The formation of ROS is one of the hallmarks associated with pro-inflammatory and antimicrobial actions of neutrophil granulocytes (24). The NADPH-oxidase as one of the major producers of ROS and its catalytic core is localized at cellular membranes including those of intracellularly stored granules (24). Degranulation and ROS formation display closely related processes (24). We showed in this study that cells treated with casin produce significantly more ROS in response to C5a and fMLP but decreased ROS in response to LPS. These findings correlate with the degranulation data, and imply that the increased degranulation in response to C5a and fMLP are connected to the enhanced formation of intracellular ROS. Shared signaling events between degranulation and ROS formation can be causative for this observation. Chen et al. reported that Akt deficient murine neutrophils show significantly less ROS formation in response to C5a and fMLP. This indicates that Akt-activity in part regulates ROS formation. Indeed we showed that Cdc42-inhibited cells present a higher Akt123 phosphorylation when stimulated with fMLP but a lower Akt phosphorylation when stimulated with LPS.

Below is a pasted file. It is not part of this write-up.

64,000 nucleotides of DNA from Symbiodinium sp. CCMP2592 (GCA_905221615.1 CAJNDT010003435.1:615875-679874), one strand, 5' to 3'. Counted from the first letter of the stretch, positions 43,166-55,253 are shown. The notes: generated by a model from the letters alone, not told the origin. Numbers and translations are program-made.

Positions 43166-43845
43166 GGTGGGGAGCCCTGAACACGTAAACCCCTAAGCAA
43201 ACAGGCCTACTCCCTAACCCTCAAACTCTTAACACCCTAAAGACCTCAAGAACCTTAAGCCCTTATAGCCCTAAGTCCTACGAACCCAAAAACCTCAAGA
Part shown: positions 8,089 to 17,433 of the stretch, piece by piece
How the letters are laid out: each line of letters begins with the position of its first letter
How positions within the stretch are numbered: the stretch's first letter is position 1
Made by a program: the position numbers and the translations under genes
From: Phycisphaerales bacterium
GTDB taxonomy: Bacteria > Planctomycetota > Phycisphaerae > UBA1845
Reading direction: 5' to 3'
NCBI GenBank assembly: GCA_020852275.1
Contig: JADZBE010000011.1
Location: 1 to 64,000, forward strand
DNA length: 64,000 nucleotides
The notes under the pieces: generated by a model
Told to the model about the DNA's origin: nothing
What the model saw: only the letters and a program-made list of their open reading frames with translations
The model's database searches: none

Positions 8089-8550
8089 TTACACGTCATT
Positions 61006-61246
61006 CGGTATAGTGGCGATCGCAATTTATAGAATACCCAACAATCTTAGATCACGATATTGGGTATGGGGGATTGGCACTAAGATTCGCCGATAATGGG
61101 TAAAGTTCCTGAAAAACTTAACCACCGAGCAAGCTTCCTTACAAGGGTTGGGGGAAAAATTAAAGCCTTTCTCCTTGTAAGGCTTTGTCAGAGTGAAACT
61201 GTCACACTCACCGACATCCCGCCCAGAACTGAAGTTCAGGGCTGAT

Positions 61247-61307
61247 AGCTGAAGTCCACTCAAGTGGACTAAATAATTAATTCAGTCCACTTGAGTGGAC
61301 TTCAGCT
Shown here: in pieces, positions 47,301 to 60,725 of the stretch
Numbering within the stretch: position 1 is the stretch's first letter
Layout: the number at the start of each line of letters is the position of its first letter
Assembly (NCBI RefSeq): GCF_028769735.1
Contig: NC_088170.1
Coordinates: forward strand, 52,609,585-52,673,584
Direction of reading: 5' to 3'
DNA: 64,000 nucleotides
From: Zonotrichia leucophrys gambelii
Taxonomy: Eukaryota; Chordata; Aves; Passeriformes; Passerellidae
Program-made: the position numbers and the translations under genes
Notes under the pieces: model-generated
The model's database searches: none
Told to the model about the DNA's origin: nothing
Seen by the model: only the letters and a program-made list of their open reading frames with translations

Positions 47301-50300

The ultimate goal of all neutrophil granulocyte effector mechanisms is the killing of pathogens. All effector mechanisms work in concert to effectively eliminate bacteria or other pathogens. We could show that Cdc42 activity is necessary for neutrophil granulocytes to efficiently kill E. coli and S. aureus in vitro. Both species showed significantly increased survival in Cdc42-inhibited human and in Cdc42 deficient murine neutrophils. This data indicates that Cdc42 is a major regulator of neutrophil antimicrobial activity to efficiently clear pathogens. Gram positive and gram-negative bacteria are recognized by TLR2 and TLR4, respectively (32). Commercially available LPS contain significant amounts of bacterial lipopeptides, and can therefore be seen as dual TLR2 and TLR4 agonists (33). We observed a significant reduction of LPS-induced neutrophil activation, degranulation, and ROS production upon Cdc42 inhibition. This observation is most likely connected to the reduced ability of Cdc42-inhibited or—deficient neutrophils to efficiently kill E. coli and S. aureus.